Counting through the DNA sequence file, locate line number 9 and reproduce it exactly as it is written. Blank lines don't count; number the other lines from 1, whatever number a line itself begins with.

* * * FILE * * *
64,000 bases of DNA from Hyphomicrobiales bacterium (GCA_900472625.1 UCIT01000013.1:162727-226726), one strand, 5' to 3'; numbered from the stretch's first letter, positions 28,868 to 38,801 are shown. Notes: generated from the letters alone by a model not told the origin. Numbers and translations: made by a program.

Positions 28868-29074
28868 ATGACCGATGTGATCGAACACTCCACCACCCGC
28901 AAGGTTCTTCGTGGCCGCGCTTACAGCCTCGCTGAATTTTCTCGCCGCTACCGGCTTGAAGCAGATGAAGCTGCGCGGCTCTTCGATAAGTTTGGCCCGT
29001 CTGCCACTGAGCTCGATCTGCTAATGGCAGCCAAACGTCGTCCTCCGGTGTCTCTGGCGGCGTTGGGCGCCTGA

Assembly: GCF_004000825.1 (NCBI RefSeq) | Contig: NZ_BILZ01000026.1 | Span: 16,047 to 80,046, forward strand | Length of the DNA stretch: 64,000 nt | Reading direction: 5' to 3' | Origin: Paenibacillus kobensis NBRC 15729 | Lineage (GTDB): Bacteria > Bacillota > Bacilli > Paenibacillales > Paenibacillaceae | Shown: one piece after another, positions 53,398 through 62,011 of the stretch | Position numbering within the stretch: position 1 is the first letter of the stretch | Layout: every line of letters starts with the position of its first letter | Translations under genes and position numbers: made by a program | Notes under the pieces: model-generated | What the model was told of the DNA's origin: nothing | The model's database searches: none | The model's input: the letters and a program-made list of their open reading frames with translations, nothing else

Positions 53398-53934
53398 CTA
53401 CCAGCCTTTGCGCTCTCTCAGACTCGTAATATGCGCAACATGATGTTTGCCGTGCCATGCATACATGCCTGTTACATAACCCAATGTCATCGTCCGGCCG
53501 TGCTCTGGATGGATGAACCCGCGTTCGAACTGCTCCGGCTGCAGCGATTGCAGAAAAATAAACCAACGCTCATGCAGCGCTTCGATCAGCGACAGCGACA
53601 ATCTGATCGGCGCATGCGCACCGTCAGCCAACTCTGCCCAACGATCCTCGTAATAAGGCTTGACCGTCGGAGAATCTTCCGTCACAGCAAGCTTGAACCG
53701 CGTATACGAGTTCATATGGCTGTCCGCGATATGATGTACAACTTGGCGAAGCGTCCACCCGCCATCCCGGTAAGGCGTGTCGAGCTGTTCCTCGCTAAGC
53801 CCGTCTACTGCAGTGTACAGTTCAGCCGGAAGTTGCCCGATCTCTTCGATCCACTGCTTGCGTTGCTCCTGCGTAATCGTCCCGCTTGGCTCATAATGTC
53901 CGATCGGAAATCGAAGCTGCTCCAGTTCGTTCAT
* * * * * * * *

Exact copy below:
53401 CCAGCCTTTGCGCTCTCTCAGACTCGTAATATGCGCAACATGATGTTTGCCGTGCCATGCATACATGCCTGTTACATAACCCAATGTCATCGTCCGGCCG